Crestline Denali expands capital stack in $390M CLO reset
Crestline Denali Capital is adding interest-only notes as well as a new single-B rated tranche to extend the capital stack in a $390 million reset of its September 2016 Crestline Denali XIV collateralized loan obligation transaction.
According to presale reports from Fitch Ratings and Moody’s Investors Service, the manager will add $3 million Class X notes in the first position of the capital stack, and a new $3 million Class F tranche that will be at the end of payment waterfall ahead of first-loss equity debt position of the deal.
The $249.6 million triple-A replacement notes are being rated by Moody’s Investors Service and Fitch Ratings. No proposed spread pricing for the tranche has been announced.
The non-call period has been extended two years until October 2020, and, as a reset, the reinvestment period originally slated to expire January 2021 will now be open through October 2023.
The legal maturity of the notes has also been extended three years. (Over the last two years, market data firms have distinguished resets from standard refinancings, due to extended trading periods and maturities that extend the former expected shelf life of a deal. Over $61 billion in reset volume took place through the end of August, compared to $24.6 million in refis.)
The transaction is the second reset/refinancing for Crestline Denali this year. In April, the manager repriced the $361 million Denali Capital CLO XII at 105 basis points for the $323.75 million AAA-rated tranche.
Denali Capital CLO XII was issued in February 2016 and was the first CLO printed by the firm following the October 2014 CLO partnership established between Fort Worth, Tex.-based Crestline Investors and broadly syndicated commercial loan specialist Denali Capital of Oak Brook, Ill.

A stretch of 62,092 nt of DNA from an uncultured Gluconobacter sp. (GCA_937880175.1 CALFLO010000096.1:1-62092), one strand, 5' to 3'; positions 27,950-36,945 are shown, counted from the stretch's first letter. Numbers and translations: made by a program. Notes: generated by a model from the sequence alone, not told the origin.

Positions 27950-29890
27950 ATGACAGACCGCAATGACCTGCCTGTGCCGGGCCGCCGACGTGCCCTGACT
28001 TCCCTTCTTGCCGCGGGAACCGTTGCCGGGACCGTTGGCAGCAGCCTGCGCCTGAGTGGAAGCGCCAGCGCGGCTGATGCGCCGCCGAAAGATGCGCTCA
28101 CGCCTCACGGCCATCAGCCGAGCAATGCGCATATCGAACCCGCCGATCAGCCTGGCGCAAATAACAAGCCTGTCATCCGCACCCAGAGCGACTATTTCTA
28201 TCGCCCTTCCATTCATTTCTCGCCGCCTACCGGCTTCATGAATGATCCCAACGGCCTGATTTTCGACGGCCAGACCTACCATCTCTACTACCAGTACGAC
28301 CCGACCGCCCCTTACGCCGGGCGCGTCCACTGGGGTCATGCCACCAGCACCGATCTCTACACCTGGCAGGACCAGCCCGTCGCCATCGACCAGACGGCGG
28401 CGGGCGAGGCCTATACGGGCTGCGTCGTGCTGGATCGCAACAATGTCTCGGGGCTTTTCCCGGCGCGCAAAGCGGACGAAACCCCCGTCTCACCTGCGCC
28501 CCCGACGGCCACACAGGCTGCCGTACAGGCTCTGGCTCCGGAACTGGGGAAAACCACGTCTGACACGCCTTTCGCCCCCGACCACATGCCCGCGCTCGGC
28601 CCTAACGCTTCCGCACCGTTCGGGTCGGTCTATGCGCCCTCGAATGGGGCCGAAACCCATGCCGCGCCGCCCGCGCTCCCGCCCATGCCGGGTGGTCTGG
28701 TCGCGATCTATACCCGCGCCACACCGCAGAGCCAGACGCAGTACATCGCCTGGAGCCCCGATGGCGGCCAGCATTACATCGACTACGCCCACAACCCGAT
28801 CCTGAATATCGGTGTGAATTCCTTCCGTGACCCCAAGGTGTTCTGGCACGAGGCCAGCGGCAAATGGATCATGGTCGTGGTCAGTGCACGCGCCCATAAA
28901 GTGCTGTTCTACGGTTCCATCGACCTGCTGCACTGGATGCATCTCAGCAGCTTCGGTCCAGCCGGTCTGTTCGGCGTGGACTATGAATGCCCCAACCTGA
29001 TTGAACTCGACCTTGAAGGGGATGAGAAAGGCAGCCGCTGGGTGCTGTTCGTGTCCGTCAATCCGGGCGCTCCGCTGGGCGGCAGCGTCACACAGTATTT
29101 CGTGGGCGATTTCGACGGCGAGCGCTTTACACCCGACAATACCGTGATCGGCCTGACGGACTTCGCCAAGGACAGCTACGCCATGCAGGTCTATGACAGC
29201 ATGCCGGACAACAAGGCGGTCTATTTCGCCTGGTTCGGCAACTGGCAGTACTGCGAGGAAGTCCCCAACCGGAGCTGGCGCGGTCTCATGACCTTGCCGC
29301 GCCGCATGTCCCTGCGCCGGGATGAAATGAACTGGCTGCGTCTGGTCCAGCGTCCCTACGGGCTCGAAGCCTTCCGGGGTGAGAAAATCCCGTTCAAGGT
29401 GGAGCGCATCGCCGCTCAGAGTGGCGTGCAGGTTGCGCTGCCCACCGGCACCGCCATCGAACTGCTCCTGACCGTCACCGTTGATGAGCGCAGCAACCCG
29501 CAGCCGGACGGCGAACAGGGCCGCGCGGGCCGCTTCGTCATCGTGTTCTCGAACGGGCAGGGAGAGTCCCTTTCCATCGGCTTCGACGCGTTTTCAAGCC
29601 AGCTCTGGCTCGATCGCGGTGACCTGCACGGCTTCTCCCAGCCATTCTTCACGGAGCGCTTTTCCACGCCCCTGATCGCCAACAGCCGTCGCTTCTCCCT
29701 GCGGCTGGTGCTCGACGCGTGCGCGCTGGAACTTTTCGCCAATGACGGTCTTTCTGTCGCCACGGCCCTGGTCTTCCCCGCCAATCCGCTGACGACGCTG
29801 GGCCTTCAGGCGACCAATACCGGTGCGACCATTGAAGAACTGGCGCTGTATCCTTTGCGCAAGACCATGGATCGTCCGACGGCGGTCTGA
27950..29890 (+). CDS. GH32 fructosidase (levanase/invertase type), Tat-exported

The closing date for the refinancing of Crestline Denali XIV is to be determined.
Moody’s noted some concerns with the transaction. For instance, the documents permit the manager to hold a “larger than typical” cumulative limit on both bankruptcy exchanges as well as take on asset maturity amendments that might extend a deal’s intended weighted average life.
Also, under certain conditions an obligor’s missed loan payment won’t count as a defaulted asset in the portfolio.
Under the bankruptcy exchange provision, Crestline Denali can trade out a defaulted asset for either another default or a credit-risk asset, up to 25% of its portfolio size, which could cause greater-than-expected variances in the portfolio’s recovery rate levels, Moody’s stated.
And while managers are not permitted to agree to asset maturity extensions beyond the maturity of the notes, there are exceptions for preventing the asset from becoming a defaulted obligation or to minimize material losses. Moody’s report says up to 20% of the portfolio may contain such loans with extended maturities without regard to the WAL test.
The two refinancings this year will match the primary market activity for Crestline Denali. The firm last month priced its second new-issue deal of the year with the $407 million Crestline Denali CLO XVII through Barclays. In January, the firm issued the $409 million Denali Capital CLO XVI via BNP Paribas with a 112 basis point spread on the triple-A notes, according to Thomson Reuters data.
Crestline Denali Capital manages five CLOs and a warehouse facility with a combined $2.3 billion in assets, according to Moody’s and Fitch.